The AA “Big Book” proclaims, “We have ceased fighting anything or anyone.”

So much for that.

They claimed that the original “Big Book” of co-founder Bill Wilson, which is expected to fetch millions at auction, belongs to them.

They later dropped the suit when their own members called them out on their hypocrisy.

Read more: Behavioral health professionals pumping addicts full of the very substances they are addicted to, but scoffing at medical cannabis

AA is an organization steeped in hypocrisy. They talk about service to others, yet encourage anonymity in sobriety. The best way to end addiction and alcoholism is to stamp out stigma by standing up, not remaining anonymous.

But even more dangerous, allowing alcoholics and drug addicts to remain “anonymous” in “the rooms,” and encouraging other members to keep them “anonymous,” is a recipe for exploitation.

And people get exploited in AA meetings all the time.

You can say whatever you want about AA; don’t be intimidated

There is no law that says you have to keep anything about AA anonymous, so do not ever be fooled or threatened by that nonsensical “rule.”

I sure haven’t, and I make no apologies at all for that.

I hope this blog and all other others detailing the dangers of AA at least gives people signs of when to run.

Or when to say, “Screw this, my sobriety is too important to me to put up with harassment from angry alcoholics who claim to be happy, joyous and free.”

Read more: Check out my report for Universal Health Services/Foundations Recovery Network on when it’s time to throw in the towel on AA

Among themselves, maybe. It’s often a grotesque little clique when you go to various groups.

The genie is out of the bottle: AA increasingly is viewed upon as an arcane, ineffective, exploitative organization that is handing out snake oil while Americans are dropping like flies from opioid addiction.

Yes, the program works well for the people it works for: Extremely sick alcoholics who want to drink vodka first thing when they get up in the morning.

An overgeneralization and hyperbole? Of course. But to my point, AA was not designed by Bill W. to treat the masses who are forced into the program. AA’s own rhetoric says the only requirement for AA is a desire to get sober.

Go to Central Discussion on a Sunday afternoon. Ha! Those court-ordered meetings are lucky to have even one person in them with a commitment to getting sober. I am concerned for the safety of the people running those Sunday afternoon groups, quite frankly.

The truth is, AA’s program is just not a good fit for most of us, even though our addictions and what causes them are no better or no worse than the people who find relief in AA.

Read more: Was I almost trafficked right out of the Rock Island County Jail after being held two days there, naked and tortured, on no charges at all?

Those of us who have been the victim of violent crimes or political corruption in the Quad-Cities are hamburger on a meat tray in a room of circling vultures at AA meetings.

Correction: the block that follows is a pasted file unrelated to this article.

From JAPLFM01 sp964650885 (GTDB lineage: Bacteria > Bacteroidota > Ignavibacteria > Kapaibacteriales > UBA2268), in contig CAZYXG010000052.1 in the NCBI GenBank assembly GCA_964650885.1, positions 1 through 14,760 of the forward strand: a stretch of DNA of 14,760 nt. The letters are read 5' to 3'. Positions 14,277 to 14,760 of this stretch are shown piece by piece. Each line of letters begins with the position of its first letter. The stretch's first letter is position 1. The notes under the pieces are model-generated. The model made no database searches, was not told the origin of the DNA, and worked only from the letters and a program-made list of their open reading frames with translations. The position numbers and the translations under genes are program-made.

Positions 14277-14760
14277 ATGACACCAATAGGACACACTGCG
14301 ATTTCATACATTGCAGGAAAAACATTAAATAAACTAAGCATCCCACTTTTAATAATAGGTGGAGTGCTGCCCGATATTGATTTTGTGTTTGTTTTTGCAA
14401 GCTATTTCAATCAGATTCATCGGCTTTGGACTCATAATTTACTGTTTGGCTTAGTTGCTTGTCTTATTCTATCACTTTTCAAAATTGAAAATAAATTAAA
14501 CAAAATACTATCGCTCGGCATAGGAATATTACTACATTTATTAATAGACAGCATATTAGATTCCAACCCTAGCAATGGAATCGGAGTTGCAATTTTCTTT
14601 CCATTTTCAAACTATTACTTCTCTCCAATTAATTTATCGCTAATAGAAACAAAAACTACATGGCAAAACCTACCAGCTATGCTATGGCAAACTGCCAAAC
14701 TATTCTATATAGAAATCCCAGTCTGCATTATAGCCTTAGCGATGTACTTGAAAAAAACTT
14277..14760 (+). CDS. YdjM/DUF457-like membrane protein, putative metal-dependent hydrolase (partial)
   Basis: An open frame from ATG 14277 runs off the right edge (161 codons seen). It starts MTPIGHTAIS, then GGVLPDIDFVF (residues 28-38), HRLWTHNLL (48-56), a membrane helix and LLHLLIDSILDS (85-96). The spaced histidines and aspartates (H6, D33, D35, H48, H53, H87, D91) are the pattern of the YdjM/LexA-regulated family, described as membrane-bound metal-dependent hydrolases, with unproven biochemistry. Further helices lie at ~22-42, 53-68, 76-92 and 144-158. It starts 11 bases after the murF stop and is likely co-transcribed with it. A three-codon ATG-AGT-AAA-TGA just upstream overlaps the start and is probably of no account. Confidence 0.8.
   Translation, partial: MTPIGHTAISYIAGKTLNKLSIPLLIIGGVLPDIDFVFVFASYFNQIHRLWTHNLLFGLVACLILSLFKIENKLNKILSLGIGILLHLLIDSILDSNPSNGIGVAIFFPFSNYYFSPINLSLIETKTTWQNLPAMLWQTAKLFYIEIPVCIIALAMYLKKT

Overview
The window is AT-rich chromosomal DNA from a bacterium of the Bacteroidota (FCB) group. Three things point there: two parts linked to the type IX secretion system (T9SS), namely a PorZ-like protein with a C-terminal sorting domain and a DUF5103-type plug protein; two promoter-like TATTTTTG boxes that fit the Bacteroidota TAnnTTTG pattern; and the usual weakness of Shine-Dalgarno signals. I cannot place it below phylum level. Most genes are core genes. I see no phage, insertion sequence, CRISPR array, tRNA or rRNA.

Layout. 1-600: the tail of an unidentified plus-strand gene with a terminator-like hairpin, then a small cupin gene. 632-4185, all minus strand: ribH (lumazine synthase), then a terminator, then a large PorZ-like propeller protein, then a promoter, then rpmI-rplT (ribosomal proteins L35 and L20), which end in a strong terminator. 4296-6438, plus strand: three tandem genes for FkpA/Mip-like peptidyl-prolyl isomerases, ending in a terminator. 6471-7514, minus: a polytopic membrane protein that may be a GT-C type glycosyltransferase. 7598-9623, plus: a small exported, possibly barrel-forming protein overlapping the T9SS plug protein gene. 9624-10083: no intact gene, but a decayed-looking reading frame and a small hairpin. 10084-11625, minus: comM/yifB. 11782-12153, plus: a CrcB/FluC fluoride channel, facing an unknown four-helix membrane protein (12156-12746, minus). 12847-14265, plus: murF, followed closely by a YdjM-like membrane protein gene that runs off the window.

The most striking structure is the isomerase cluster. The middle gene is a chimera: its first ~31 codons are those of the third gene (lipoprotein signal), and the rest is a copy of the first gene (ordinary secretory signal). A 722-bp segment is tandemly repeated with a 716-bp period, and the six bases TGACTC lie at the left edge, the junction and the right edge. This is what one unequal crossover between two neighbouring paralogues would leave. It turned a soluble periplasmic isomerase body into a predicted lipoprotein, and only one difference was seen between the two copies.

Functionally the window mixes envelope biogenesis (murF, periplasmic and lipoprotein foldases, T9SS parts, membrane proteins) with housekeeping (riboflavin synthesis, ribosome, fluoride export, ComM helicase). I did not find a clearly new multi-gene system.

Vulnerable people need to be treated by clinicians; not bullies in cliques in church basements with no medical training whatsoever.

I’m quite adamant about this.

And yes, I’m angry.

AA sponsor says the ultimate wrong thing

When my sponsor, who sits on the Rock Island County Board, told me to “let go” and “forgive” I rolled my eyes at him. That was more than two years ago.

Now, with what has transpired since then, I’m REALLY rolling my eyes. He actually told me to apologize to my brother.

I’m not even going to go there.

No apologies from this man — yet. His lack of concern and inaction in reference to my human rights being violated by the county he represents, and serves as chief apologist for, is nothing short of alarming.

Nuff said.

“Letting go” is bullsh*t when you’re a reporter who was stripped naked and tortured in the county jail for being a snitch and exposing corruption. My serenity now comes from exposing every little detail of my shocking story, which continues to be proven true through the MSM, albeit with a lag, as I go along.

Read more: Chapter 1 of my book: Dad and I reclaim the property

So, with that, the anonymity of my AA experience goes right out the window. To me, it’s nothing less than a creepy coincidence that my sponsor sits on the board of the county that jailed me. And probably nothing more than that either, but a human being with any intestinal fortitude at all would have apologized, or at least demanded an internal investigation of the sheriff’s department.

My dad was taking his final breaths when they jailed me and I almost never saw him again because of this nonsense.

And I better not EVER be told to take personal responsibility for what happened at the memory care hellhole that day. I have said all along I had been poisoned and I was not myself that morning. My story has never changed, as St. John Lutheran Church Pastor Stacie Fidlar can verify.

Check out my portfolio of paid addiction/recovery content

Pastor Fidlar can verify everything. That’s why nobody ever has contacted her about it.